Summary: Yune tries to help Claude with his work and touches his late father’s gloves, thing that enrages Claude and tells Yune to go outside. Yune goes upstairs, in the shop, and there she hears a bell. She thinks it’s Mr. Yanick’s lost cat and goes searching after it. Some minutes later Claude and soon Alice and the whole Gallery searches for her. She’s found on the roof, where Claude is scared that Yune will fall and get killed. Claude explains her that the cat was lost long ago. He manages to catch her before the glass breaks and finally they discuss his past with Yune. His father died in Grand Magazin and they weren’t exactly getting along. He promises her that one day they’ll go together there. Since Yune lost her sandals on the roof, Claude carries her bride-style and when the others see them, they burst into laughs for the akwardness of the moment. Yune realizes that she has become part of the Gallery family.

Anime vs Manga: From ch.7 to ch.5- this series has done so many back and forths that weren’t really needed. Anyway, for the most part (aside the ending with Claude’s father way of death and the whole Gallery being there for Yune) the episode copied the manga.

——–
Review: It ended up a mediocre series. Sure it didn’t have serious intentions from the beginning with all this moeness hanging around. It was a light series with the simple intention of being enjoyed for its lightness. I’m sure though that no one would complain about a more in depth depictiona nd discussion of cultural differences. From episode 8 and after the series focused more on the personal stories than the cultural backgrounds. And although there was no actual plot, there were questions left unanswered like what happened to that kimono in the beginning or the wider family stories – where’s Claude’s mother and Yune’s parents? Or why Yune ended up a maid instead a poster girl, if Oscar knew that she wouldn’t work as such when he brought her in France?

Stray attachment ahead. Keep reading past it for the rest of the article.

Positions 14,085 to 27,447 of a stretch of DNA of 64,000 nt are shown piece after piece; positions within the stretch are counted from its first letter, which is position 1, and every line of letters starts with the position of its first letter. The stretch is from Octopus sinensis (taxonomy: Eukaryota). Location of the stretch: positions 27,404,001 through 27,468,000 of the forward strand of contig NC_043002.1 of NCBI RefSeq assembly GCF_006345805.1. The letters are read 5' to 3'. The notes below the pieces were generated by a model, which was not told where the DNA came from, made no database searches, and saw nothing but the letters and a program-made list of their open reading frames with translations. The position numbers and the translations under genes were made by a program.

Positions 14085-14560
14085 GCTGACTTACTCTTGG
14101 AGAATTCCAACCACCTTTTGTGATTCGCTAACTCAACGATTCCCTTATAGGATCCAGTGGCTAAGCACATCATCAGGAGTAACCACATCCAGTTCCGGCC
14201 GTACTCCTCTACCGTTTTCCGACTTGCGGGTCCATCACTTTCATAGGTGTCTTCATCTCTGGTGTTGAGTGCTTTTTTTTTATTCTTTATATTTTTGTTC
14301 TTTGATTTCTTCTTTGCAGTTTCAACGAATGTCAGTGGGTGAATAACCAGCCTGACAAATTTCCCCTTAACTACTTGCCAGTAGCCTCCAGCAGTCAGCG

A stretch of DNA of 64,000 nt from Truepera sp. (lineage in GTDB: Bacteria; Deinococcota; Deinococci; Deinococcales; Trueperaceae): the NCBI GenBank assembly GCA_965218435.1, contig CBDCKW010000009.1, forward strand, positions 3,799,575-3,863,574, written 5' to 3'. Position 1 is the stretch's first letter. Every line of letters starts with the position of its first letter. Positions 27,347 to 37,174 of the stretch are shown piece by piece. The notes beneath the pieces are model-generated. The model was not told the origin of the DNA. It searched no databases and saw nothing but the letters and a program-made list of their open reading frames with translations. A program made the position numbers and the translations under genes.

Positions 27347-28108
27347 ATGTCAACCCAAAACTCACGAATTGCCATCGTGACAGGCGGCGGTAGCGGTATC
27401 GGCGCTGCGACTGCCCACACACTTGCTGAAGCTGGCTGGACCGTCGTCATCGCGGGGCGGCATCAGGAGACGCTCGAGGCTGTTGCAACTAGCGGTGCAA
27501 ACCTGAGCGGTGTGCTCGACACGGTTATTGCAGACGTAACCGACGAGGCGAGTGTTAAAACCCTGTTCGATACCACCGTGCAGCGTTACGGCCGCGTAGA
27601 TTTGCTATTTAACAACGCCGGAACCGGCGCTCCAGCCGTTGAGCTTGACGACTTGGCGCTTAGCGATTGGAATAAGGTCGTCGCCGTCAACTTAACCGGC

In the character department there was a good job done, especially since I came to actually like Alice with that screeching annoying voice… Camille outshone everyone though. She and grandpa were the more ‘normal’ behaving people in the series. Camille was a calm river that could lash currents of water when people didn’t demonstrate tact. Her fan movements and the expressions of her eyes fleshed out her whole being and character. Grandpa Oscar was one playful (with the ladies) old man that loves journeys and is very kind and considerate of others. Claude was a very bad case of tsundere. He really needs psychotherapy. His anger control is non-existant, his insecurities about everything- the changing times, the foreign people in Paris, his abilities etc- overflow. He considers Yune a ‘cat that needs a bell’, although he knows Yanick’s story; by putting a bell on a cat, you actually lose it, it runs away. Cat may be cute and of course used metaphorically, yet cuteness isn’t the meaning attached to the metaphor. Cat is represented as a pet, something that a man possesses, as a whimsical woman that eats mouses and plays with them (remember, Camille called Claude a mouse) and as lovers, since amants went in and out of houses that weren’t their own but acted like they were. Yune herself stole my heart the first episodes and then the cuteness of moeness somehow evaporated for me.

The backgrounds were splendid but can’t redeem the series as an whole or even the case that the music wasn’t so fitting. Actually ko-ko-ya recycled some Ristorante Paradiso pieces! That was a big mistake on their part in my eyes. This shows little care about the show and implies that listeners would be dumb enough not to notice anything. I was disappointed from this part.

I’d really prefer an ending similar to chapter 8 of the manga, where they go to the Grand Magazin and Claude realizes he shouldn’t be overprotective and Yune is no cat – she can take care of herself even in difficult situations.

If someone goes crazy over moeness and needs something to cool off after a hectic day of work, without wanting unnecessary information and serious dialogues, that’s for that someone.